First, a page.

One thing I have noticed: when you don’t watch football,
Your brain does not become concussed.
I have not watched a down all season,
And don’t plan to start now.
Best thing about retirement
Is not having to trek to the Meadowlands.
Unchurched on Sundays,
I thank the maker for sweet entire liberated days.
One Saturday we were enjoying barbecue in Red Hook,
And a college game was blaring over my shoulder.
Somewhere in the South. Alabama. Ole Miss. Whatever.
The cadence was familiar. Run-pass-kick.
* * *
I think I could still love basketball,
But that is impossible
In a city of new pencil skyscrapers
And Carmel Anthony.
I cannot believe Phil Jackson took that job
Without permission to unload him.
The Knicks are currently 5-and-26.
I would have thought with a gunner like Melo
They would at least
* * *
Soccer helps, but it comes at the wrong time of day.
I need to write in the morning.
Still, Boxing Day. I love that name.
Rooney and Stevie Gerrard and even that vile John Terry.
There’ll always be an England --
Maybe into the knockout round of the World Cup.
* * *
My dream (see Tim Rohan’s piece in the Sunday Times)
Is that on the first warm day of spring
I will slip into the vast empty steppes near the food court,
With a mozzarella hero from Mama’s,
In the presence of other hard-core lifer true believers,
Who are not there to take freaking selfies.
Entire sections for each pilgrim,
We separately watch Lagares go back on a fly ball,
(“He’s got it,” I reassure my wife, when we watch at home),
And DeGrom’s hair and arms flap in the spring breeze.
And the two kids strut out of the bullpen,
And earnest Daniel Murphy (the Peepul’s Cherce).
That sustains me
Through the winter of bad teams and ugly new buildings.
Measuring Covid Deaths, by David Leonhardt. July 17, 2023. NYT online.
The United States has reached a milestone in the long struggle against Covid: The total number of Americans dying each day — from any cause — is no longer historically abnormal….
After three horrific years, in which Covid has killed more than one million Americans and transformed parts of daily life, the virus has turned into an ordinary illness.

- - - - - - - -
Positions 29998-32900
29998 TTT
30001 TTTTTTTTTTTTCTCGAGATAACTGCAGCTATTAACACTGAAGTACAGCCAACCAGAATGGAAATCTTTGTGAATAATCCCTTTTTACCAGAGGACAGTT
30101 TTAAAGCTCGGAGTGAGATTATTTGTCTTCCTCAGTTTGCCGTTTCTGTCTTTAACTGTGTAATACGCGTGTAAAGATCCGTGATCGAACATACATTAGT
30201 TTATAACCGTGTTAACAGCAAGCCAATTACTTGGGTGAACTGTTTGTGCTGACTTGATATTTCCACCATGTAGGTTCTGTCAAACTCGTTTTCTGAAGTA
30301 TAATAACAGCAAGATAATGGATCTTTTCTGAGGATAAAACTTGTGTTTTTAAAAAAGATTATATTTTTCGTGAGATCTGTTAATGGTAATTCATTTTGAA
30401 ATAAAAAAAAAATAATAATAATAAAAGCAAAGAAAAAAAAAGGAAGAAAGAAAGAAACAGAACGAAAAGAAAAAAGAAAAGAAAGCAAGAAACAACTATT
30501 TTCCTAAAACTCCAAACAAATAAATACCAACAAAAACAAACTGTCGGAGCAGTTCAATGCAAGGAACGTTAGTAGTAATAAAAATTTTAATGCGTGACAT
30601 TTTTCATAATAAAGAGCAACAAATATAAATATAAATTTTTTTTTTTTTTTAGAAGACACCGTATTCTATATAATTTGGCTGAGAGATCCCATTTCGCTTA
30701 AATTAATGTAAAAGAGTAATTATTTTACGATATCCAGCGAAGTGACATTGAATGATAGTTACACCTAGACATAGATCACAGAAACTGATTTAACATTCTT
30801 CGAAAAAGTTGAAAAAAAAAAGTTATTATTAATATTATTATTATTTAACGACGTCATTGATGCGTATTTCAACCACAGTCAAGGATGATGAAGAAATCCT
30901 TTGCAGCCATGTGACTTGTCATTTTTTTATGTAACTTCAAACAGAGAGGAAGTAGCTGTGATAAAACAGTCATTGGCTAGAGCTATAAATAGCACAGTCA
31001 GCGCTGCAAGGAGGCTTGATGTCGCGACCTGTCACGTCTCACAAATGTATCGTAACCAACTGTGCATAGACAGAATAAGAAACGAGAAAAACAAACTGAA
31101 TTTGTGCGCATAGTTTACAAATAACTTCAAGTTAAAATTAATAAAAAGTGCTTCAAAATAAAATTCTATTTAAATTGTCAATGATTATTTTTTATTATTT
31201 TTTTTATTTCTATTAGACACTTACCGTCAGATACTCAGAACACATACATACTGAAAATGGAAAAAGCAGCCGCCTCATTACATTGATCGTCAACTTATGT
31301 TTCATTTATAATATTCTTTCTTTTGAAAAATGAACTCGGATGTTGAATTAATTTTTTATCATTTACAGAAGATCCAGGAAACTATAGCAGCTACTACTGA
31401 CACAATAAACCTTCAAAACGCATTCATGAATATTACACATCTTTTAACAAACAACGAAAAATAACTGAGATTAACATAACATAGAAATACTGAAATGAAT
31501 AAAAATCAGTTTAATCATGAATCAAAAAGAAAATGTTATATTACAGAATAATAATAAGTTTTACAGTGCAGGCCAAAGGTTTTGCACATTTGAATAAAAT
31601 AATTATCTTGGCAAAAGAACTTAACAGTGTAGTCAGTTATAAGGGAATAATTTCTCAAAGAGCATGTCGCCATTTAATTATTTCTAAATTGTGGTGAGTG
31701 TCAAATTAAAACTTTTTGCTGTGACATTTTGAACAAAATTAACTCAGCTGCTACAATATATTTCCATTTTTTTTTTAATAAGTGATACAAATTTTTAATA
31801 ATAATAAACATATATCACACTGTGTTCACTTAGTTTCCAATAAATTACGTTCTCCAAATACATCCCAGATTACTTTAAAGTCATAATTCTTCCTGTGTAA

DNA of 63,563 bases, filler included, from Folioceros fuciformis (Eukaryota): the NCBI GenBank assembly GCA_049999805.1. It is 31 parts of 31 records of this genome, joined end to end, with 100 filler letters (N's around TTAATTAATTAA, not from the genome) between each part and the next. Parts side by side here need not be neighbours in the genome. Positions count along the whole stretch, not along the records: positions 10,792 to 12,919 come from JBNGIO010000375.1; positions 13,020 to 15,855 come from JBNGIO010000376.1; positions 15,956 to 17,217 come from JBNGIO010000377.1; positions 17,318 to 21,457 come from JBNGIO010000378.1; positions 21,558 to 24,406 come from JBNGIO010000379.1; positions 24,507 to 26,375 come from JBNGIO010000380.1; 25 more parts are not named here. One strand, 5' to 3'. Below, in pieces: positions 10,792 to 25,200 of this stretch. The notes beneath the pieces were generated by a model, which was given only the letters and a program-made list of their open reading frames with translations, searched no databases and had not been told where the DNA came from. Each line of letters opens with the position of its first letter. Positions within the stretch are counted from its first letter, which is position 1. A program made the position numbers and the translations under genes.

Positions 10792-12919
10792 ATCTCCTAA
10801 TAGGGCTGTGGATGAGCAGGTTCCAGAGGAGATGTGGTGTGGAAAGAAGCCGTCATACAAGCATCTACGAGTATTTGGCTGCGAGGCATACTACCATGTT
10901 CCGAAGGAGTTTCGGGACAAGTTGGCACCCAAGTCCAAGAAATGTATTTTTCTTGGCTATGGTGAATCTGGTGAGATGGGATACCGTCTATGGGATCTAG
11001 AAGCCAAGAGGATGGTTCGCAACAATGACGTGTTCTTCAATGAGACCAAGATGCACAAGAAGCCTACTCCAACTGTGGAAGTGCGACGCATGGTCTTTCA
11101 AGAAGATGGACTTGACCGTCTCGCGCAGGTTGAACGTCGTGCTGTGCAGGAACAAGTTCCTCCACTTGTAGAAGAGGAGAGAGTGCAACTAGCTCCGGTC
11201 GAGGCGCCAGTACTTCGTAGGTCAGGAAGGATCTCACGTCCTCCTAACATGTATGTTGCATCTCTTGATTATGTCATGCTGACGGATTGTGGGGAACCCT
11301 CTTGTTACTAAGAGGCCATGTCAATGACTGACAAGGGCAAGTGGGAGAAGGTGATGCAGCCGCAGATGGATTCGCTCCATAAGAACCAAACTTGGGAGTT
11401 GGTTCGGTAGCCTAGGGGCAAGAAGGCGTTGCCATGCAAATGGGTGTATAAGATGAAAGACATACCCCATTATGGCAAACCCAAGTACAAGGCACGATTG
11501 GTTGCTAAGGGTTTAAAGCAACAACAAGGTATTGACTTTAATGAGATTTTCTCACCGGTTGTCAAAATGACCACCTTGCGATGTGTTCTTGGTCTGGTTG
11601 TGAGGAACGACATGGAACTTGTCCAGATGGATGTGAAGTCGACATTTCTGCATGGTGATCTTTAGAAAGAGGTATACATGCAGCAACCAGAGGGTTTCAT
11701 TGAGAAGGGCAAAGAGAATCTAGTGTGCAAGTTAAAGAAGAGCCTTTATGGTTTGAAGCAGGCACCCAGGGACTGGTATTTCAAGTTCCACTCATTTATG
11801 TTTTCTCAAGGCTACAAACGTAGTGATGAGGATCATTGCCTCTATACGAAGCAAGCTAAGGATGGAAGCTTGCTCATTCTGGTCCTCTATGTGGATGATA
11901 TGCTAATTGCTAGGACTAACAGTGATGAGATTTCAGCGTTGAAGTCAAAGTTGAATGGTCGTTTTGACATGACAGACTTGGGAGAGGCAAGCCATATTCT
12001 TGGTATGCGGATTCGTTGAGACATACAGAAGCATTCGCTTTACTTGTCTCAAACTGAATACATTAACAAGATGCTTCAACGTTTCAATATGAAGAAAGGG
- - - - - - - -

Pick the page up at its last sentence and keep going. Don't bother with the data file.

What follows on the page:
The progress stems mostly from three factors:
First, about three-quarters of U.S. adults have received at least one vaccine shot.
Second, more than three-quarters of Americans have been infected with Covid, providing natural immunity from future symptoms. (About 97 percent of adults fall into at least one of those first two categories.)
Third, post-infection treatments like Paxlovid, which can reduce the severity of symptoms, became widely available last year.
“Nearly every death is preventable,” Dr. Ashish Jha, who was until recently President Biden’s top Covid adviser, told me. “We are at a point where almost everybody who’s up to date on their vaccines and gets treated if they have Covid, they rarely end up in the hospital, they almost never die.”
That is also true for most high-risk people, Jha pointed out, including older adults — like his parents, who are in their 80s — and people whose immune systems are compromised. “Even for most — not all but most —immuno-compromised people, vaccines are actually still quite effective at preventing against serious illness,” he said. “There has been a lot of bad information out there that somehow if you’re immuno-compromised that vaccines don’t work.”
That excess deaths have fallen close to zero helps make this point: If Covid were still a dire threat to large numbers of people, that would show up in the data.
One point of confusion, I think, has been the way that many Americans — including we in the media — have talked about the immuno-compromised. They are a more diverse group than casual discussion often imagines.
Most immuno-compromised people are at little additional risk from Covid — even people with serious conditions, such as multiple sclerosis or a history of many cancers. A much smaller group, such as people who have received kidney transplants or are undergoing active chemotherapy, face higher risks.
Covid’s toll, to be clear, has not fallen to zero. The C.D.C.’s main Covid webpage estimates that about 80 people per day have been dying from the virus in recent weeks, which is equal to about 1 percent of overall daily deaths.
The official number is probably an exaggeration because it includes some people who had virus when they died even though it was not the underlying cause of death. Other C.D.C. data suggests that almost one-third of official recent Covid deaths have fallen into this category. A study published in the journal Clinical Infectious Diseases came to similar conclusions.
Dr. Shira Doron, the chief infection control officer at Tufts Medicine in Massachusetts, told me that “age is clearly the most substantial risk factor.” Covid’s victims are both older and disproportionately unvaccinated. Given the politics of vaccination, the recent victims are also disproportionately
Republican and white.
Each of these deaths is a tragedy. The deaths that were preventable — because somebody had not received available vaccines and treatments — seem particularly tragic. (Here’s a Times guide to help you think about when to get your next booster shot.)
From the great Maureen Dowd:
As I write this, I’m in a deserted newsroom in The Times’s D.C. office. After working at home for two years during Covid, I was elated to get back, so I could wander around and pick up the latest scoop.
But in the last year, there has been only a smattering of people whenever I’m here, with row upon row of empty desks. Sometimes a larger group gets lured in for a meeting with a platter of bagels."
--- Dowd writes about the lost world of journalists clustered in newsrooms at all hours, smoking, drinking, gossipping, making phone calls, typing, editing.
"Putting out the paper," we called it.
Much more than nostalgia.